Legislature Passes Supplemental Budget, Including Funding for the Merrimack Valley and School Safety Measures
BOSTON — The House and Senate enacted a supplemental budget Monday, filling gaps in the state budget through the end of the year on a number of measures, including school safety funds and emergency funds for relief in the Merrimack Valley. The funding bill, H.4930, is awaiting Gov. Charlie Baker’s signature and includes the following allocations:
$40 million for local roads and bridges to the Massachusetts Transportation Trust Fund
$19.4 million for the Department of Early Education and Care for TANF and child care access
$7.5 million for access to mental and behavioral health in public schools
$2.5 million to implement early voting for November 6, 2018
The bill also includes $7.5 million for a grant program for school safety infrastructure improvements, including retrofitting and upgrading school buildings with security enhancements such as classroom door locks, security cameras or active shooter detection systems. The legislation also prioritizes those schools most in need of safety improvements and most in need of financial assistance for implementing them.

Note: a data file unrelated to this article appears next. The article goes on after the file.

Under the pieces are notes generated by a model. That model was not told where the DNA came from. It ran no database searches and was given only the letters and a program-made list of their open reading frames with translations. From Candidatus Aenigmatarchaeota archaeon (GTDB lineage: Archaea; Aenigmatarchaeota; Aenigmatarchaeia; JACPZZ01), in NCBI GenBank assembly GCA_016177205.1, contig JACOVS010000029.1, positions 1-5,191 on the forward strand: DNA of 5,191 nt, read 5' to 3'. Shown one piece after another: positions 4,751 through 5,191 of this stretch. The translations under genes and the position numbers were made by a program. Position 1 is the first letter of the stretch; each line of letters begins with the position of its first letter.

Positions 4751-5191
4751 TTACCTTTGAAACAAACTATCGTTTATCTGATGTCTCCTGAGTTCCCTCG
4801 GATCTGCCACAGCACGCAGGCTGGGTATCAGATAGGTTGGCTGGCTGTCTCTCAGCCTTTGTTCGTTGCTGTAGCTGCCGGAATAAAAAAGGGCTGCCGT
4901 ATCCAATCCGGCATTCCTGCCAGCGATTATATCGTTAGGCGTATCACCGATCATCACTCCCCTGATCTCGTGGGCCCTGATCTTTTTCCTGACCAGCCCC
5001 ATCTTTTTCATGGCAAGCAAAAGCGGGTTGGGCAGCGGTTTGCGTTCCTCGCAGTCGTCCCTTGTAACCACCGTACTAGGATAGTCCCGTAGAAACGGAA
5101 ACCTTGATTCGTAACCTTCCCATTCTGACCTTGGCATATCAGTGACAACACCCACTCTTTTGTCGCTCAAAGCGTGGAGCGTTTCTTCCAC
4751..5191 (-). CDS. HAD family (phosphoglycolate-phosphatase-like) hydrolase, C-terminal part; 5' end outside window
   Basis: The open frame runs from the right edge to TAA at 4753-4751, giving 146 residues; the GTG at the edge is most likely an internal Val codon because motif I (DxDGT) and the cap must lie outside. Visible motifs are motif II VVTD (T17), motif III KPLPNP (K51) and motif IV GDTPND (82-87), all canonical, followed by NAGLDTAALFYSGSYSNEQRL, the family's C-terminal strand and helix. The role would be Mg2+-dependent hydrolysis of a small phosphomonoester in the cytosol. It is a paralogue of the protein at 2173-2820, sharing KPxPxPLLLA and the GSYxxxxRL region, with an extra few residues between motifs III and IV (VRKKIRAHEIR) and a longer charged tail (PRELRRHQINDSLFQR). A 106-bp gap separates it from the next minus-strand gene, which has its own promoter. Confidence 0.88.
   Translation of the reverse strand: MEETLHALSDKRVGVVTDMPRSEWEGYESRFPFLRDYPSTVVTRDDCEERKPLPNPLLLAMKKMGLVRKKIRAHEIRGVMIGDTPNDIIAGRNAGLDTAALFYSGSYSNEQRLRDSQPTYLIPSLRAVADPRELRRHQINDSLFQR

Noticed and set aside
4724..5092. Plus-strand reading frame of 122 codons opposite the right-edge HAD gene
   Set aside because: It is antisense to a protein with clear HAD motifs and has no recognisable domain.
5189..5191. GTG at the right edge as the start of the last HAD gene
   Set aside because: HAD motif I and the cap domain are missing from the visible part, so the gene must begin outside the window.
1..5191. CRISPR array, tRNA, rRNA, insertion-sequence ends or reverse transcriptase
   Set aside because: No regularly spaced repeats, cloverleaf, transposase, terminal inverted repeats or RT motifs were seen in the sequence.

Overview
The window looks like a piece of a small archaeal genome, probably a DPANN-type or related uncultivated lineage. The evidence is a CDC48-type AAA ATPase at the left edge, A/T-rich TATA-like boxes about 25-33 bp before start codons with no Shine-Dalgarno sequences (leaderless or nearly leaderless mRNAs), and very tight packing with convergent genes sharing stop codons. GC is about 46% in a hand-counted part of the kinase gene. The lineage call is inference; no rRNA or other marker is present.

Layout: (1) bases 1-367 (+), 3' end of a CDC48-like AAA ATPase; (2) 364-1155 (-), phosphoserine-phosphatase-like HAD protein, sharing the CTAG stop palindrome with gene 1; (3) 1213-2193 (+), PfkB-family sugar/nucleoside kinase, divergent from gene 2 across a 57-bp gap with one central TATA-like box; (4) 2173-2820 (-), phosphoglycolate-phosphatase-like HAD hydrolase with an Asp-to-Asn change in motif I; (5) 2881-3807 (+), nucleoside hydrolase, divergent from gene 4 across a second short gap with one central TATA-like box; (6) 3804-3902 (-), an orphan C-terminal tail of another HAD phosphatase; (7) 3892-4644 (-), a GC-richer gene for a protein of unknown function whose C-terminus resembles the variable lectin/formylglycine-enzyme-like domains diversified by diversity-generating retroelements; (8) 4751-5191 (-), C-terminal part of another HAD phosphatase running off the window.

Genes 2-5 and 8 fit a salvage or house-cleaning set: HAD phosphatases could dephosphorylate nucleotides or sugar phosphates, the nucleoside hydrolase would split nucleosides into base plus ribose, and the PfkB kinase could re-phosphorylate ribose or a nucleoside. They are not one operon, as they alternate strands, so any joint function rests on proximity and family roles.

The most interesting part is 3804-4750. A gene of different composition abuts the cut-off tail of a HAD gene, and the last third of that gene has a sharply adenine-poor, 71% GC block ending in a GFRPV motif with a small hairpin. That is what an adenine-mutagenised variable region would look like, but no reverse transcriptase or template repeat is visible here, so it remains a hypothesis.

“Given recent tragedies, it has become vital to provide security upgrades to our schools and ensure that they are safe places for our children to learn,” said Sen. Eric P. Lesser. “I join many parents in their frustration that more has not been done on the national level to address rising rates of gun violence, particularly in our schools and other public places. Here in Massachusetts, we are working to protect our children and have already banned devices like bump stocks that were used in last year’s mass shooting in Las Vegas.”
The supplemental budget bill also includes $10 million to aid Merrimack Valley communities affected by the recent string of gas explosions that leveled more than 60 homes in Lawrence, North Andover and Andover. The funds will cover the “costs of Commonwealth personnel and overtime expenses, immediate living and medical costs, and costs incurred by” the three municipalities, according to the bill.
Following the explosions on Sept. 13, Sen. Lesser called on the Department of Public Utilities to conduct an investigation of all gas lines operated by Columbia Gas in the state. An investigation is currently underway.
“Unfortunately, our region has seen the devastating impact of gas leaks. Springfield experienced an explosion as recently as 2012 that caused widespread damage. It shouldn’t take a tragedy to force action. Enough is enough. Columbia Gas has a moral obligation to protect the public and to fix their infrastructure,” Sen. Lesser said at the time.
“There are hundreds of gas leaks we already know about across the state, including here in the Pioneer Valley. The DPU needs to take this threat seriously, and there must be a halt to new permitting and construction, including the proposed Longmeadow metering station,” Sen. Lesser added today.